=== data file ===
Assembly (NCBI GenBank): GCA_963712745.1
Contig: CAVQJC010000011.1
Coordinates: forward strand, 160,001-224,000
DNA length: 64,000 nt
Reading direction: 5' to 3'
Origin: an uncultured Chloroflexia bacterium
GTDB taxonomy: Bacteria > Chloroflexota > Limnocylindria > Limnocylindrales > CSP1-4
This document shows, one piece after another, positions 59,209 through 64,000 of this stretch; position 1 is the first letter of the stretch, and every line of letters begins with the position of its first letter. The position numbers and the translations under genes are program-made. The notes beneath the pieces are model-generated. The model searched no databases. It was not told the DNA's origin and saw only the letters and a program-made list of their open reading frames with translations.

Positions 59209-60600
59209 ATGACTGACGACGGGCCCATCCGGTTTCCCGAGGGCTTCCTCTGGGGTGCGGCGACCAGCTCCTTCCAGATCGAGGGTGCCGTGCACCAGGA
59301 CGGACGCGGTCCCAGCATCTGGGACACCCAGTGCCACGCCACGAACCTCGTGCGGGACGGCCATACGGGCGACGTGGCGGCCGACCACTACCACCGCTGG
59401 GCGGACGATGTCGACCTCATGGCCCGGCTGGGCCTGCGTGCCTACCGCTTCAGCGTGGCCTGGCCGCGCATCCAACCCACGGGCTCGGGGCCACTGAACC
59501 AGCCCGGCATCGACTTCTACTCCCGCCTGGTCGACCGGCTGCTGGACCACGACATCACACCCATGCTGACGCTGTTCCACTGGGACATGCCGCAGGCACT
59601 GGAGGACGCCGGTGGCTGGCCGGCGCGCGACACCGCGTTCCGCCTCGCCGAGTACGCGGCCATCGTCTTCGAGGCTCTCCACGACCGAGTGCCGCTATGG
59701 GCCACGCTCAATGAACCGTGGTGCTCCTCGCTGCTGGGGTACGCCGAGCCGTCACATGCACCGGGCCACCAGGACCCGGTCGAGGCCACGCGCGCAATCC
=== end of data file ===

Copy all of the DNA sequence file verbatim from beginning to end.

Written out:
Assembly (NCBI GenBank): GCA_963712745.1
Contig: CAVQJC010000011.1
Coordinates: forward strand, 160,001-224,000
DNA length: 64,000 nt
Reading direction: 5' to 3'
Origin: an uncultured Chloroflexia bacterium
GTDB taxonomy: Bacteria > Chloroflexota > Limnocylindria > Limnocylindrales > CSP1-4
This document shows, one piece after another, positions 59,209 through 64,000 of this stretch; position 1 is the first letter of the stretch, and every line of letters begins with the position of its first letter. The position numbers and the translations under genes are program-made. The notes beneath the pieces are model-generated. The model searched no databases. It was not told the DNA's origin and saw only the letters and a program-made list of their open reading frames with translations.

Positions 59209-60600
59209 ATGACTGACGACGGGCCCATCCGGTTTCCCGAGGGCTTCCTCTGGGGTGCGGCGACCAGCTCCTTCCAGATCGAGGGTGCCGTGCACCAGGA
59301 CGGACGCGGTCCCAGCATCTGGGACACCCAGTGCCACGCCACGAACCTCGTGCGGGACGGCCATACGGGCGACGTGGCGGCCGACCACTACCACCGCTGG
59401 GCGGACGATGTCGACCTCATGGCCCGGCTGGGCCTGCGTGCCTACCGCTTCAGCGTGGCCTGGCCGCGCATCCAACCCACGGGCTCGGGGCCACTGAACC
59501 AGCCCGGCATCGACTTCTACTCCCGCCTGGTCGACCGGCTGCTGGACCACGACATCACACCCATGCTGACGCTGTTCCACTGGGACATGCCGCAGGCACT
59601 GGAGGACGCCGGTGGCTGGCCGGCGCGCGACACCGCGTTCCGCCTCGCCGAGTACGCGGCCATCGTCTTCGAGGCTCTCCACGACCGAGTGCCGCTATGG
59701 GCCACGCTCAATGAACCGTGGTGCTCCTCGCTGCTGGGGTACGCCGAGCCGTCACATGCACCGGGCCACCAGGACCCGGTCGAGGCCACGCGCGCAATCC